As UK Covid cases fall to lowest level for a year, what could the future look like?

After enduring record-breaking levels of Covid in the past six months, Britain has seen cases fall to their lowest for a year. But as the country eases back into a life more normal, will the disease remain in the background – or is another resurgence on its way?

Science editor Ian Sample explains how the virus is changing – and why one expert thinks infection rates “are not going to get down to very low numbers again in our lifetimes”.

Britain has weathered two major waves of coronavirus in the past six months, driven by versions of the highly transmissible Omicron variant. At the winter peak, official figures recorded hundreds of thousands of confirmed cases a day, although the true number of infections was substantially higher. The surge in infections bolstered immunity to Covid, particularly among the vaccinated, which in turn has helped to push cases down.

But there are other forces at work behind the dwindling numbers.

As with much older human coronaviruses that cause the common cold, cases of Covid rise and fall with the seasons, with more transmission in the winter and less in the summer months. We are now into a period where cases should naturally subside. Another important factor at play is the dramatic shift in testing habits.

Since April, most people have had to pay for Covid tests, meaning far fewer infections are being confirmed and logged as cases. Whereas lateral flow and PCR tests in the community once detected perhaps half of all Covid infections, they are now picking up less than one in 10, according to Paul Hunter, professor of medicine at the University of East Anglia. “The daily dashboard isn’t picking up anywhere near as many infections as it was," él dijo.

According to the government’s Covid dashboard, daily cases in England have fallen by 98% since the start of the year. They now sit below 5,000 cases a day for the first time since last June.

A diferencia de, la Oficina de Estadísticas Nacionales, which estimates infection levels from swabs taken in random homes around the country, has recorded only a 73% fall in prevalence in England, from more than 3 million people infected in the week ending 31 December to nearly 875,000 in the week ending 21 Mayo.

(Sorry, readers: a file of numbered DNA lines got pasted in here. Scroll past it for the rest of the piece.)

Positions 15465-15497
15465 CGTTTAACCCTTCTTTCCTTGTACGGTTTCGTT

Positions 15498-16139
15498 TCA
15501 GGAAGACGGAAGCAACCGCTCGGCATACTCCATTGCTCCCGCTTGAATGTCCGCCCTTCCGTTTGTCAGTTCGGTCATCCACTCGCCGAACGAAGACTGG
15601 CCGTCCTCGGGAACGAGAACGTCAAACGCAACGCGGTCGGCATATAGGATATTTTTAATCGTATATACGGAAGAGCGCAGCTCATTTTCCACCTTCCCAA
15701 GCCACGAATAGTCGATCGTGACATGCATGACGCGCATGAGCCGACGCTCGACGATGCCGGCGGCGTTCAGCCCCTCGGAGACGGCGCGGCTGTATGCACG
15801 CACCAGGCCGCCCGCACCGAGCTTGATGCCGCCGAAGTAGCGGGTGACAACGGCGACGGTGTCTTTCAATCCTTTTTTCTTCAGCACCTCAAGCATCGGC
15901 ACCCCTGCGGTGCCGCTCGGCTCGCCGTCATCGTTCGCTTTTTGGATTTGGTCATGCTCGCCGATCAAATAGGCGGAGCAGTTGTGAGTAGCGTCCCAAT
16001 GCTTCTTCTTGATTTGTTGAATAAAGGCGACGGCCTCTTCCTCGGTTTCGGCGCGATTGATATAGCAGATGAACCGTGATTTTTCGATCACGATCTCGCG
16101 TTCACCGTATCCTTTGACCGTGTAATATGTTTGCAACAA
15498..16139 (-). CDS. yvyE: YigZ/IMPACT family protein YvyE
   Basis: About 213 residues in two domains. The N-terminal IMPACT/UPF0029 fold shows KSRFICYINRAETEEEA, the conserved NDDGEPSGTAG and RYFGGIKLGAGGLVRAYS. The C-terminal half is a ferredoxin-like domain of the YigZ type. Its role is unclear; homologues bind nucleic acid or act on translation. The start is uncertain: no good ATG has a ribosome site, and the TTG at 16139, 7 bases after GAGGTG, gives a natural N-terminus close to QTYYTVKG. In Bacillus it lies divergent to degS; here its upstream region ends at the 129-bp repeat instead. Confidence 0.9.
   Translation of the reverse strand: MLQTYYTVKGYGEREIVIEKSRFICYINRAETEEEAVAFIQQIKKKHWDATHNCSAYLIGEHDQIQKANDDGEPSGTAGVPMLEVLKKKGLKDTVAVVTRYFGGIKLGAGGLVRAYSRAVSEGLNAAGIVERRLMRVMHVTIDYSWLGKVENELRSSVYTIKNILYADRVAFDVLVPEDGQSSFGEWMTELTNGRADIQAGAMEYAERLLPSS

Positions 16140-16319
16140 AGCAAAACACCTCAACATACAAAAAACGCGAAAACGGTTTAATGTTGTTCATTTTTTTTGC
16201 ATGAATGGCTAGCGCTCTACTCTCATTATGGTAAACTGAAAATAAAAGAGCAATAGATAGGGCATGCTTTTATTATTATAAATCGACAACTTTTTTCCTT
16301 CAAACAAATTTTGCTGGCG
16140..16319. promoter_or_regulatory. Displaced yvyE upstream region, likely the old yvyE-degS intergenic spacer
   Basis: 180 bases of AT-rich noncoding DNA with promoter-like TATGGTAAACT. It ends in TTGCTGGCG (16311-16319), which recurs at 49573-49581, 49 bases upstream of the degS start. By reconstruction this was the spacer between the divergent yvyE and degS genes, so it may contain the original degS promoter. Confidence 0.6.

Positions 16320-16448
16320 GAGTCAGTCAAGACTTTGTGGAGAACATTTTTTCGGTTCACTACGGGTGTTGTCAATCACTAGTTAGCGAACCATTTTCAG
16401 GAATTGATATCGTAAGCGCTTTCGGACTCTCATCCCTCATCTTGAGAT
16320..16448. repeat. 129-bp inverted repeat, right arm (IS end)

After the successive waves of infection and the UK’s mass vaccination programme, the proportion of people with antibodies against Covid is extremely high. En Inglaterra, sobre 99% of over-25s have Covid antibodies, but levels are high even among pre-teens, con 89% or more of those aged 8 years and over carrying antibodies against the virus.

They may fall a little more and remain low through the summer as people spend more time outdoors, but another rise before the autumn is not out of the question.

With the full relaxation of Covid rules, the steady filling of offices, and people gradually reverting to pre-pandemic behaviour, there is plenty of scope for the virus to spread. And as immunity wanes from vaccinations and past infections, protection against infection will be the first line of defence to fail.

Because protection against severe illness wanes more slowly, any rise in cases should not translate into high rates of hospitalisations and deaths unless another variant intervenes.

Durante las últimas semanas, scientists have noticed a shift in the Scottish data, with a higher proportion of lateral flow tests coming up positive in more affluent than deprived areas.

“It’s not clear if this is a long-term effect yet,” said Prof Rowland Kao, who studies infectious disease dynamics at the University of Edinburgh, “but if it holds it’s very unusual.”

The way Covid is circulating appears to have changed.

En verano 2020, daily cases fell to the low hundreds, but they may not get as low this summer, Hunter said. “It won’t continue falling for ever. Covid is undoubtedly becoming endemic. We are not going to get down to very low numbers again in our lifetimes.”

Despite huge uncertainties about the trajectory of the pandemic, the Joint Committee on Vaccination and Immunisation has proposed an autumn booster programme for people aged 65 y más, the clinically vulnerable, frontline health and social care workers and the staff and residents of care homes.

Britain’s spring surge of Covid was driven by an Omicron variant called BA.2. Its dominance in the UK is now being challenged by two recent descendants, namely BA.4 and BA.5, which are driving a new wave of Covid in South Africa.

El Reino Unido Salud Security Agency declared BA.4 and BA.5 “variants of concern” last week, as new data revealed they had a growth advantage over BA.2.

Another descendant causing concern is BA.2.12.1, which spreads faster still, and last week became the dominant variant in the US. Hasta ahora, there is no evidence that any of them cause more severe disease, but as the original Omicron demonstrated in December, the danger comes from reaching more people. “Any increased spread without a decrease in severity could be a bad thing,” Kao said, adding that with plenty of virus in circulation around the world, we should expect more variants to come.




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